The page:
Sarah Maloney: Language, culture and volunteering in Chile
Sarah Malone traveled to Peru while studying in Chile
'I thought I knew what I wanted to do with my life... I have many more options'
Interview by Kiné Camara, University Communications Intern
Location: Pontifical Catholic University of Valparaíso, Chile
Academics: I took the following classes with other American and international students:
Meet more globe-trotting students:
- Traditional Dances of Chile
- Advanced Grammar
- Advanced Written Spanish
- Art and Society of Pre-Columbian Chile
- History and Cinema
Home away from home: I lived in a homestay with a mother, grandmother, two kids, and dog, Danka.
Meeting people: I met people volunteering with Un Techo para Chile to build a water system in a neighborhood. Un Techo para Chile is a Chilean nonprofit serving low-income communities through social services. They build homes for families living in poverty. I also met locals through parties, social events, my host family, and wandering the streets of Valparaiso.
Favorite place: Las dunas (the dunes) were beautiful! You could watch the sunset or see stars from the top, and on the weekend you could go sand boarding!
Favorite new-learned word: Poh is a part of the Chilean dialect of Spanish and is short for pues. In general poh can be added to any word to add emphasis, though its meaning depends on the context. No pues or No poh ("no indeed") is commonly used.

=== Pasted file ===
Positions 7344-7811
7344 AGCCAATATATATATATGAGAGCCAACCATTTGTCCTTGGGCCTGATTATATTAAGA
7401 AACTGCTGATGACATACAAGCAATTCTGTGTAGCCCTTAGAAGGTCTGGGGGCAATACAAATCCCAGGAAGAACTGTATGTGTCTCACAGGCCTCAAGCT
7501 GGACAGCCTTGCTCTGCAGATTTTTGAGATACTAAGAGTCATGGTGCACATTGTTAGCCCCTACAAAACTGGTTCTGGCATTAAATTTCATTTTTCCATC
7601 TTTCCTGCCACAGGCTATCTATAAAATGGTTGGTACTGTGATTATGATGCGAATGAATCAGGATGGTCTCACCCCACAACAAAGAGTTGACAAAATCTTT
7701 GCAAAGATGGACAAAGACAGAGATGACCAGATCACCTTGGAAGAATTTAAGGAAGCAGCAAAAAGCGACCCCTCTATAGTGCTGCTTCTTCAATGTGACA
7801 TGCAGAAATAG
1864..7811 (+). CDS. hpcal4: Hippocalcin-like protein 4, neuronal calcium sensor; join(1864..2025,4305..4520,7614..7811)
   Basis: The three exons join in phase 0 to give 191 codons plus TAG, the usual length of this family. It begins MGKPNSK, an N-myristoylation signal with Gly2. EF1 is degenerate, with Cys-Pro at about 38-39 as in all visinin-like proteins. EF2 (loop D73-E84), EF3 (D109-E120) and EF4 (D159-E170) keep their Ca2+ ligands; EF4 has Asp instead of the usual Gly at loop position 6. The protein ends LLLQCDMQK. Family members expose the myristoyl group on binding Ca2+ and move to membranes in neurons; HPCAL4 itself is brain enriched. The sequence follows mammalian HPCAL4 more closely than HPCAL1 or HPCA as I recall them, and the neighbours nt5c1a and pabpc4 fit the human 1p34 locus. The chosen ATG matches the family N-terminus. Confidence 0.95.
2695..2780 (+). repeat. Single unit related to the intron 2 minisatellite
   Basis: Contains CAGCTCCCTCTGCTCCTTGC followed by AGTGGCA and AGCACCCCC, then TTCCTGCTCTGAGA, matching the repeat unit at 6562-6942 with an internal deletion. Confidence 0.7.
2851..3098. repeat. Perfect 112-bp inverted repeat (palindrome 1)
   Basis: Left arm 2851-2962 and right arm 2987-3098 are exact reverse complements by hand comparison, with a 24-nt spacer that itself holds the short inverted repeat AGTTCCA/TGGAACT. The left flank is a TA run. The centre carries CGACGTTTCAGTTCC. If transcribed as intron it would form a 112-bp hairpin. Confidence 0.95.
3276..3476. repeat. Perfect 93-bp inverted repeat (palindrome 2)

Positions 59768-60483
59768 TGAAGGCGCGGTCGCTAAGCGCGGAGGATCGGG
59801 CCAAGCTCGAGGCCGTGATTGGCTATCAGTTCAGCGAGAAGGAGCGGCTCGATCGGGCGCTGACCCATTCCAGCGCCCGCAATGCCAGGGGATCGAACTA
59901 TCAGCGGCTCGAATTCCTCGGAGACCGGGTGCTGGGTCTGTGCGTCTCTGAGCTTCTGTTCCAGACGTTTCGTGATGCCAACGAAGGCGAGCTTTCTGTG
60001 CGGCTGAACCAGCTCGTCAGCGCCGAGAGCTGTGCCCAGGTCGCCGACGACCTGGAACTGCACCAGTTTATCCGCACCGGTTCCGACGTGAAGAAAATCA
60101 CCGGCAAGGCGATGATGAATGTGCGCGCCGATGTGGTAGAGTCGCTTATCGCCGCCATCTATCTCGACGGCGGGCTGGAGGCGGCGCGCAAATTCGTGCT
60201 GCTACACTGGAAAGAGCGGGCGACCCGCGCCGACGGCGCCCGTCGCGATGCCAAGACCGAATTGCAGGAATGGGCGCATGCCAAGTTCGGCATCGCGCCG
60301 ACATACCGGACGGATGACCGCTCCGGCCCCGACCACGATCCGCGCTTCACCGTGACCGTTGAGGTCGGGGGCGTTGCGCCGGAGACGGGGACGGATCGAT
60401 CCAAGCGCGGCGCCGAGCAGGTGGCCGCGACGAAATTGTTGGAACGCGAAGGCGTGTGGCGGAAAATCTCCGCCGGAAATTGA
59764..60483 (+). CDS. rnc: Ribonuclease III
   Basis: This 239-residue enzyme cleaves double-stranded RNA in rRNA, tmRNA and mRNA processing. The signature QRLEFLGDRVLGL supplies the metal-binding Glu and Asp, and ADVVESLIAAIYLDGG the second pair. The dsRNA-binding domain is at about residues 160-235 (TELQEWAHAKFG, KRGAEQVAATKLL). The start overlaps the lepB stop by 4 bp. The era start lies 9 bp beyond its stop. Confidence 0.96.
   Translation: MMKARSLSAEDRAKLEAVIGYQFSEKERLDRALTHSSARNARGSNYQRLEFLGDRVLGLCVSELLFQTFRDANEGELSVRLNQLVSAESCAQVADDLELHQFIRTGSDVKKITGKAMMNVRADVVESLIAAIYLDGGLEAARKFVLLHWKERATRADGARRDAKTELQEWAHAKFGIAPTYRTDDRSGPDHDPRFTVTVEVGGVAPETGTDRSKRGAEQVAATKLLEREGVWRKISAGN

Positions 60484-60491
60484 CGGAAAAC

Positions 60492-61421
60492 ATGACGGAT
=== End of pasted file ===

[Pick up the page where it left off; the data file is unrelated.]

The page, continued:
New-learned cultural norm: The Chilean approach to time was to arrive when you can!
Most memorable experience: I enjoyed traveling to Peru and seeing Machu Picchu, the Inca Ruins. We traveled for over 20 hours by air, taxi and bus. It was so worth it!
Paying for study abroad: I paid using personal savings from high school/college work and savings from my parents. Since I studied with a program (Academic Programs International), it was more expensive than a regular Western quarter.
Greatest challenges while studying abroad:
- Understanding the Chilean dialect.
- Meeting Chilean students: All the public universities were on strike.
- Practicing Spanish: I did not have classes with Chilean students.
Advice to students looking to study abroad:
- Bring a lock and key: you may need it to secure your belongings while staying at a hostel.
- When you find yourself saying no, ask yourself why. Feeling uncomfortable or shy (given there is no danger) should not be the reason to say no to a new experience!
- Think about what you want to accomplish through your study abroad and plan for it.
- Make time to communicate with your family.
Advice for families:
- Study abroad programs are expensive; create a financial strategy ahead of time.
- If you can visit your child abroad, do so!
- Learn about a country before worrying about it being dangerous.
How did your study abroad experience change your future plans? I decided I want to teach English abroad for a year, after graduation. Also, I thought I knew what I wanted to do with my life, but after studying abroad I feel I have many more options! The experience was extremely humbling.